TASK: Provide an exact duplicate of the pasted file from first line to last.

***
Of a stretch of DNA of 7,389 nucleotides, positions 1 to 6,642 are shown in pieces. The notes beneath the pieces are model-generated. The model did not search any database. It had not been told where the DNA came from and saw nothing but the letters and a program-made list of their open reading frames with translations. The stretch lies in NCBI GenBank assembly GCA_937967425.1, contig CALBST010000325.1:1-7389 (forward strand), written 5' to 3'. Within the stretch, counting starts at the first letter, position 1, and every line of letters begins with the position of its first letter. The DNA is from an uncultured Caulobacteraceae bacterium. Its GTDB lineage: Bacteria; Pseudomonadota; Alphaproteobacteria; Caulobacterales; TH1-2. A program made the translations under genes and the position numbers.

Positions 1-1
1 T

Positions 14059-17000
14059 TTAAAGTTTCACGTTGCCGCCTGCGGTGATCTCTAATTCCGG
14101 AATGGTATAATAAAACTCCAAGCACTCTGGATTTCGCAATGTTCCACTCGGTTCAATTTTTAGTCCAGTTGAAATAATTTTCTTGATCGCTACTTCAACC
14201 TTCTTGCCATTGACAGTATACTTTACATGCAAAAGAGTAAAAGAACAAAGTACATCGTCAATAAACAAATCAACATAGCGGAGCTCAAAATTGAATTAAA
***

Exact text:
Of a stretch of DNA of 7,389 nucleotides, positions 1 to 6,642 are shown in pieces. The notes beneath the pieces are model-generated. The model did not search any database. It had not been told where the DNA came from and saw nothing but the letters and a program-made list of their open reading frames with translations. The stretch lies in NCBI GenBank assembly GCA_937967425.1, contig CALBST010000325.1:1-7389 (forward strand), written 5' to 3'. Within the stretch, counting starts at the first letter, position 1, and every line of letters begins with the position of its first letter. The DNA is from an uncultured Caulobacteraceae bacterium. Its GTDB lineage: Bacteria; Pseudomonadota; Alphaproteobacteria; Caulobacterales; TH1-2. A program made the translations under genes and the position numbers.

Positions 1-1
1 T

Positions 14059-17000
14059 TTAAAGTTTCACGTTGCCGCCTGCGGTGATCTCTAATTCCGG
14101 AATGGTATAATAAAACTCCAAGCACTCTGGATTTCGCAATGTTCCACTCGGTTCAATTTTTAGTCCAGTTGAAATAATTTTCTTGATCGCTACTTCAACC
14201 TTCTTGCCATTGACAGTATACTTTACATGCAAAAGAGTAAAAGAACAAAGTACATCGTCAATAAACAAATCAACATAGCGGAGCTCAAAATTGAATTAAA